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Enter Countess and Steward.

Count. Alas! and would you take the letter of her?

Might you not know, she would do as she has done,
By sending me a letter? Read it again.

Stew. I am Saint Jaques' pilgrim, thither gone;
Ambitious love hath so in me offended,
That bare-foot plod I the-cold ground upon,

With sainted vow my faults to have amended.
Write, write, that, from the bloody course of war,
My dearest master, your dear son may hie;
Bless him at home in peace, whilst I from far,
His name with zealous fervour sanctify:
His taken labours bid him me forgive;

I, his despiteful Juno, sent him forth
From courtly friends, with camping foes to live,
Where death and danger dog the heels of worth:
He is too good and fair for death and me;
Whom I myself embrace, to set him free.

Count. Ah, what sharp stings are in her mildest words!

Rinaldo, you did never lack advice so much,
As letting her pass so; had I spoke with her,
I could have well diverted her intents,

Which thus she hath prevented.


Pardon me, madam:

If I had given you this at over-night,

She might have been o'erta'en; and yet she writes, Pursuit would be but vain.

Count. What angel shall Bless this unworthy husband? he cannot thrive, Unless her prayers, whom heaven delights to hear, And loves to grant, reprieve him from the wrath Of greatest justice.-Write, write, Rinaldo, To this unworthy husband of his wife; Let every word weigh heavy of her worth, That he does weigh too light: my greatest grief, Though little he do feel it, set down sharply. Despatch the most convenient messenger:— When, haply, he shall hear that she is gone, He will return; and hope I may, that she, Hearing so much, will speed her foot again, Led hither by pure love: which of them both Is dearest to me, I have no skill in sense To make distinction:-Provide this messenger:My heart is heavy, and mine age is weak; Grief would have tears, and sorrow bids me speak.




A tucket afar off. Enter an old Widow of Florence, Diana, Violenta, Mariana, and other Citizens.

Wid. Nay, come; for if they do approach the city, we shall lose all the sight.

Dia. They say, the French count has done most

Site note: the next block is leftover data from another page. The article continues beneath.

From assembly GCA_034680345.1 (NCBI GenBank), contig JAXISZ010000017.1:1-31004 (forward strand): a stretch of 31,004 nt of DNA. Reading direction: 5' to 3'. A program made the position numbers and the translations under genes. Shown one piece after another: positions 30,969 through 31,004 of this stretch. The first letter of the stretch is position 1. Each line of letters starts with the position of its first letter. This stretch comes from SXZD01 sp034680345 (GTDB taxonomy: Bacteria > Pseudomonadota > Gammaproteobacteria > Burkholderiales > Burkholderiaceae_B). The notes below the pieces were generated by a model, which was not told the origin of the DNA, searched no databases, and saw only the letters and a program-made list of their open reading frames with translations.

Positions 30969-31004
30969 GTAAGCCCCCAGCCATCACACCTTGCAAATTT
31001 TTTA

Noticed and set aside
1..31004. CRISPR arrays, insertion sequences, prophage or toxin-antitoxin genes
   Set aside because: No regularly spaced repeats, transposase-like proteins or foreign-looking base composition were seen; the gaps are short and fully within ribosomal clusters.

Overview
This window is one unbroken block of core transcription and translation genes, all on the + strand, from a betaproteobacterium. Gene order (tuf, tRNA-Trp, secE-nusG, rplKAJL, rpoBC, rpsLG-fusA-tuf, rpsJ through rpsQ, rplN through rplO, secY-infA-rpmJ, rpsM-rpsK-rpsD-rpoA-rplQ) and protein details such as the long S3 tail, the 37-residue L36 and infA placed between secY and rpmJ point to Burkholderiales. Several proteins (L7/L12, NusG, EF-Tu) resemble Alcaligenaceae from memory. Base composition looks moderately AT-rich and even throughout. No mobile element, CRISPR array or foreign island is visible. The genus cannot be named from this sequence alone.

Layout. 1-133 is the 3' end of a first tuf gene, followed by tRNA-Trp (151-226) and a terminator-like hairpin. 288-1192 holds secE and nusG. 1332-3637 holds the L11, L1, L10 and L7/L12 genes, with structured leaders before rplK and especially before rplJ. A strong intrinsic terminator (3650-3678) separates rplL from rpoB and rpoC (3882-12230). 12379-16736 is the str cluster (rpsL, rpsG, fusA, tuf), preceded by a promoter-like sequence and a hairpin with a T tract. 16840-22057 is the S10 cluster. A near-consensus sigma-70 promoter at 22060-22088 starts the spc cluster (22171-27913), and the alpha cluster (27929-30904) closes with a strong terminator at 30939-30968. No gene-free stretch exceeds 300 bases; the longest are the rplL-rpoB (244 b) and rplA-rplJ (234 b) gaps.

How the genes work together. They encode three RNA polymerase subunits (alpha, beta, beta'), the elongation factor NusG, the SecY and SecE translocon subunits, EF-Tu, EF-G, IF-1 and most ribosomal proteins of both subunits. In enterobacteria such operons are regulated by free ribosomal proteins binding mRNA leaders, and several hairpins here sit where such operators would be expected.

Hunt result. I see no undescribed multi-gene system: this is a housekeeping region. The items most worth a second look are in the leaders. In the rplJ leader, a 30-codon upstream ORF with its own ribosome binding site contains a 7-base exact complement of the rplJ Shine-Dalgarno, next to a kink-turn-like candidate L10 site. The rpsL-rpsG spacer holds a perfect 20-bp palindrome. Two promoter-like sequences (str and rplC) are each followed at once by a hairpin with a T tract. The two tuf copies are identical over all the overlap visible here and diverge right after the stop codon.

honourable service.

Wid. It is reported that he has taken their greatest commander; and that with his own hand he slew the duke's brother. We have lost our labour; they are gone a contrary way: hark! you may know by their trumpets.

Mar. Come, let's return again, and suffice ourselves with the report of it. Well, Diana, take heed of this French earl: the honour of a maid is her name; and no legacy is so rich as honesty.

Wid. I have told my neighbour, how you have been solicited by a gentleman his companion.

Mar. I know that knave; hang him! one Parolles: a filthy officer he is in those suggestions for the young earl.-Beware of them, Diana; their promises, enticements, oaths, tokens, and all these engines of lust, are not the things they go under: many a maid hath been seduced by them; and the misery is, example, that so terrible shows in the wreck of maidenhood, cannot for all that dissuade succession, but that they are limed with the twigs that threaten them. I hope, I need not to advise you further; but, I hope, your own grace will keep you where you are, though there were no further danger known, but the modesty which is so lost. Dia. You shall not need to fear me.

Enter Helena, in the dress of a Pilgrim. Wid. I hope so. --Look, here comes a pilgrim: I know she will lie at my house: thither they send one another: I'll question her.-—

God save you pilgrim! Whither are you bound? Hel. To Saint Jaques le grand.

Where do the palmers lodge, I do beseech you? Wid. At the Saint Francis here, beside the port. Hel. Is this the way?


Ay, marry, is it.—Hark you! [A march afar off. They come this way:-If you will tarry, holy pilgrim,

But till the troops come by,

I will conduct you where you shall be lodg'd;
The rather, for, I think, I know your hostess
As ample as myself.

Is it yourself?
Wid. If you shall please so, pilgrim.

Hel. I thank you, and will stay upon your leisure.
Wid. You came, I think, from France?

Wid. Here you shall see a countryman of
That has done worthy service.

His name, I pray you.
Dia. The count Rousillon: Know you such a one?
Hel. But by the ear, that hears most nobly of


His face I know not.


Whatsoe'er he is,

He's bravely taken here. He stole from France, As 'tis reported, for the king had married him

I did so.


Against his liking: Think you it is so?

Hel. Ay, surely, mere the truth; I know his lady.

Dia. There is a gentleman, that serves the count, Reports but coarsely of her.

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What's his name?


Dia. Monsieur Parolles.


O, I believe with him, In argument of praise, or to the worth

Of the great count himself, she is too mean
To have her name repeated; all her deserving
Is a reserved honesty, and that

I have not heard examin'd.

Alas, poor lady!
'Tis a hard bondage, to become the wife
Of a detesting lord.

Wid. A right good creature: wheresoe'er she is, Her heart weighs sadly: this young maid might do


A shrewd turn, if she pleas'd.

Hel. How do you mean? May be, the amorous count solicits her In the unlawful purpose.


He does, indeed;
And brokes with all that can in such a suit
Corrupt the tender honour of a maid:

But she is arm'd for him, and keeps her guard
In honestest defence.

Enter with drum and colours, a party of the Florentine army, Bertram, and Parolles.

Mar. The gods forbid else! Wid. So, now they come:That is Antonio, the duke's eldest son; That, Escalus.



Which is the Frenchman?



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